Speaker 1 00:00:12 Welcome to the Lending Lowdown. I'm Maria DEOs, head of Global Loans contributions at Refinitiv. We're excited to bring you our 10th podcast in the series. Thank you everyone for tuning in. Um, today we're talking about what is on everyone's mind This week, namely the collapse of Silicon Valley Bank and Signature Bank in what has been an unprecedented march. I'm joined today by Peter York, um, adjunct professor at Fisher College of Business at Ohio State University, and a recently retired managing director and head of large market asset-based loan originations at a major money center bike. His curriculum this semester is particularly timely given that he is teaching a course on corporate restructurings and bankruptcy. So, Peter, welcome.
Speaker 2 00:01:08 Thank you very much, Maria. I'm excited to be here and, uh, and talking with you and, uh, and indeed these are very interesting times.
Speaker 1 00:01:15 Yeah, yeah. After a 30 plus year, um, uh, 30 plus years in banking, um, now you're in a completely different position, different role, and, and it kind of gives you a different vantage point. Let's start with that kind of given what's happening. Yeah.
Speaker 2 00:01:33 It's, it's, it's certainly very interesting. I had had a great career, uh, in structuring debt and, um, and, uh, and working for liquidity solutions for clients, um, you know, domestically and internationally. Uh, and, uh, and, and now it's just time for me to do some other things in my career. And, you know, I had a great relationship with my alma mater, Ohio State, um, and had lectured there for years and, uh, was able to, to come on to the faculty on a part-time basis. And as you mentioned, I am teaching corporate restructuring and bankruptcy. Literally had my first class two less than two weeks ago, uh, for our, uh, for our second session of the semester to students. And, and I emphasized, you know, the lessons that I've learned, uh, in through bankruptcy and prior to bankruptcy for companies is that, you know, three main things that sort of stick out to me, and I think they're relevant for what we're seeing today in this, uh, in this, in this financial crisis within banking, uh, a little bit, is that principle is very precious.
Speaker 2 00:02:28 Uh, principle is, uh, is important. You should, uh, you should, you know, get, uh, the right returns on your capital. Uh, you know, capital is important and, and very precious maturity is also significantly important. You have to make sure you align maturities of debt, uh, and maturities in your, in your capital structure appropriately. And then finally, liquidity is key. And for the companies that I've seen over the, the last 30 years that get, you know, maturity aligned with liquidity and understanding that they, they do well, and those that don't, don't do well. And I think we certainly saw with, uh, with Silicon Valley Bank that they were unable to match their maturities of their investments, uh, properly to their liquidity needs. Now, you could argue that they, you know, they didn't necessarily anticipate the kind of liquidity demands that they, that they had, uh, but you know, many banks did and, and obviously they didn't. So th that was sort of right at the front end of me starting, uh, lecturing to students was talking about these concepts, and we're seeing them play out live before our eyes.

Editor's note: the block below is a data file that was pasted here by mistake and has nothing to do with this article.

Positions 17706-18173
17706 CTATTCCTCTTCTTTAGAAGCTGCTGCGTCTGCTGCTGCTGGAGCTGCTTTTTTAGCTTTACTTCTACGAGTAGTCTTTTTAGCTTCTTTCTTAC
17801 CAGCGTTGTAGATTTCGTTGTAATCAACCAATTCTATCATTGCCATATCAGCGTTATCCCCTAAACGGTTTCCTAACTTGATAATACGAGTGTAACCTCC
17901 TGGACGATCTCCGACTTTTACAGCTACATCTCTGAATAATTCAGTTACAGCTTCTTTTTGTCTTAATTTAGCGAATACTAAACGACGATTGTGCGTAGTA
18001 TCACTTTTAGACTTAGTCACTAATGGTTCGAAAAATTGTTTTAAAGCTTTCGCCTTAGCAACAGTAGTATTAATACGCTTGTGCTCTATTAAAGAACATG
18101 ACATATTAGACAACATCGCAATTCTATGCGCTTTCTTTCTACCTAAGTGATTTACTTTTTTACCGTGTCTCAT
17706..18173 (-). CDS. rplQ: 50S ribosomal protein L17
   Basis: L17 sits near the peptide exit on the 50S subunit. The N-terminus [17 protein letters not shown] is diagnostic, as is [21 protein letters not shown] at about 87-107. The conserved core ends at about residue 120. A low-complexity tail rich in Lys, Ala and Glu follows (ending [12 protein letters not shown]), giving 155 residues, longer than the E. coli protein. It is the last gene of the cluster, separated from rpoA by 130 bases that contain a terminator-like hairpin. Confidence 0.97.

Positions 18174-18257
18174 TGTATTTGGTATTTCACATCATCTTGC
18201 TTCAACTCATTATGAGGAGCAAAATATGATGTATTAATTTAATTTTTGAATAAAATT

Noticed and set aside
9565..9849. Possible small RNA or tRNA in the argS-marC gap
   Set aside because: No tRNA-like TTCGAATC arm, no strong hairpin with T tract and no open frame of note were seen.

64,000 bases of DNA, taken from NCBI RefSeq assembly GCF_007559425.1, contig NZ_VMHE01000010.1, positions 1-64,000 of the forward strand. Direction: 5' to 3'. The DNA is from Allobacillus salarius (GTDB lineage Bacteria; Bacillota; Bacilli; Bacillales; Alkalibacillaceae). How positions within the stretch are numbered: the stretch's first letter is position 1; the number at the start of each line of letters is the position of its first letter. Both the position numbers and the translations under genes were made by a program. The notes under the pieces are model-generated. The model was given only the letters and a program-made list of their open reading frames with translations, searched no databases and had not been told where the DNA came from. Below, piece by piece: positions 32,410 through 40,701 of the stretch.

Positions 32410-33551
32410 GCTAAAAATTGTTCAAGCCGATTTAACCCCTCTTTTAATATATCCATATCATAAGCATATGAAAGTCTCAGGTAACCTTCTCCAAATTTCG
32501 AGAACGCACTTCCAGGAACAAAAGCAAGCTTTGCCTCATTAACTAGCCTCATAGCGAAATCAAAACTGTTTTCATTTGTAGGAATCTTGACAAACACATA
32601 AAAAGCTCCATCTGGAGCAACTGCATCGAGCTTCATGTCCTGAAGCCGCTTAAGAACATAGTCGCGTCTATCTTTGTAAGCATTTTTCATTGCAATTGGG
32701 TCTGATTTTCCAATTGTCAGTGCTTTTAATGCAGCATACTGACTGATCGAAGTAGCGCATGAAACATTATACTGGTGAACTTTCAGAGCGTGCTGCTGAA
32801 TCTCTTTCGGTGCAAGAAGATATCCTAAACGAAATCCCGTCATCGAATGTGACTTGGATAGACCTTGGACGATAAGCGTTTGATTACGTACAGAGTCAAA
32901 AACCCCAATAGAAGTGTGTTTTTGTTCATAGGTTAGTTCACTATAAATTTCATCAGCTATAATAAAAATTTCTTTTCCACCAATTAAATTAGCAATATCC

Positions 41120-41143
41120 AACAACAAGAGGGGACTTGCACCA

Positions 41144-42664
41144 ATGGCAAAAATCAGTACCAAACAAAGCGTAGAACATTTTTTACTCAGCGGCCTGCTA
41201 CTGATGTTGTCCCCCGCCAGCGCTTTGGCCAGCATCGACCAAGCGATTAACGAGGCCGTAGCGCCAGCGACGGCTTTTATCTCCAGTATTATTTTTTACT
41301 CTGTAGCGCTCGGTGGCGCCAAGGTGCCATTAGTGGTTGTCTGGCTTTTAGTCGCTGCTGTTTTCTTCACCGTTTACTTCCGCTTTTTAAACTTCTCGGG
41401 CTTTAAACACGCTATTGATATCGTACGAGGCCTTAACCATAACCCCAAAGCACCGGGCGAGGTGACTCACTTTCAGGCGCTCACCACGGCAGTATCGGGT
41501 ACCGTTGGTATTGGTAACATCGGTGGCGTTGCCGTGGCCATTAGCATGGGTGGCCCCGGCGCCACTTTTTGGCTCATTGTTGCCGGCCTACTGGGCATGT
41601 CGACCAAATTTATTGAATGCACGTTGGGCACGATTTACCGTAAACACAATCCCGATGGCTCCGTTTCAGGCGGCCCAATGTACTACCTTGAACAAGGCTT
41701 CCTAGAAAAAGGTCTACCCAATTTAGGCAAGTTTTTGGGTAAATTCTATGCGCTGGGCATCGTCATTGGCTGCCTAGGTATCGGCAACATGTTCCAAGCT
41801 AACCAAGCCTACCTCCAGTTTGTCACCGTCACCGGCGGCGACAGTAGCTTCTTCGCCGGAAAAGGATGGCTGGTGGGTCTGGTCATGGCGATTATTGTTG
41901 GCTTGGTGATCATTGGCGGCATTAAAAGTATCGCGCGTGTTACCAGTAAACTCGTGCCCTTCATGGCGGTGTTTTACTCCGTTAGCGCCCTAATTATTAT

Speaker 1 00:03:32 Sure. Yeah, absolutely. So, so let's dig into, um, Silicon Valley Bank and, and the situation with Signature Bank as well. Um, and, and the collapse of both in institutions. You know, it's been less than two weeks. There have been an additional six banks that have been put on watch lists for possible ratings, downgrades, and all of this happened over, you know, three or four days rather than sort of the protracted bank crisis that we observed in 2008 with Bear Stearns in Lehman. How does the current situation, in your view, differ from what the market observed in 2008?
Speaker 2 00:04:17 Yeah, well, um, a number of things are different for sure. I think you, you've highlighted, uh, in conversations with me that, you know, and, and certainly is true in 2008, um, this was an asset side problem where banks had, you know, uh, had loans and exposure that, uh, you know, created losses. And so the time that those losses, uh, come to maturity or come to, uh, you know, to recognition is longer. Right? It's, uh, it's a, you know, it's, it's a much different type of problem, um, that manifests itself. So it does take a bit more time than this time is more of a liquidity problem. Um, and so, you know, the liquidity issue really came upon, um, upon, uh, S V B, uh, very, very quickly. Um, I think there's also a rapid, uh, you know, uh, amplification of information in the marketplace. Uh, yep.
Speaker 2 00:05:13 You know, Twitter didn't exist in 2007. Uh, you know, we didn't have, you know, the, the access to information where everybody knows what everybody knows very quickly from, you know, the large, uh, you know, from the large media companies that report on financial data to, you know, to just all the, the, the Twitter sphere that can, uh, pass information around rapidly. And so that also has a, a big, uh, big, uh, difference in sort of amplifying some problems. But I think the, the core is the difference between assets, uh, before that were, that were deteriorating, and then trying to align those asset deteriorations with, with capital and, uh, you know, the balance sheet strength versus this time I think it's more of a liquidity problem.
Speaker 1 00:06:01 Right. Right. Right, right. And, and as you said, um, you and I talked a a little bit about this and, and just the fact that in 2008, as, as you've sort of touched on, the credit crisis, was driven by largely the quality of the assets on the bank balance sheets, whereas this time around the, the crisis seems to have been originated Yeah. On the liability side of Silicon Valley. Yeah. Banks balance sheets and, and the quality
Speaker 2 00:06:30 Of those assets had a, had a, uh, had a follow on effect and maybe an unintended consequence on lots of other markets. And so, you know, you might have, you might have a problem in the value of assets in, uh, in, in, uh, home mortgages that then created a problem in CLOs and CDOs because they needed to sell, you know, what they perceived as better assets. And so that had a, a consequence on lots of other markets, um, because they were scrambling to get, you know, to get liquidity and to approve, you know, their, uh, you know, their loan values.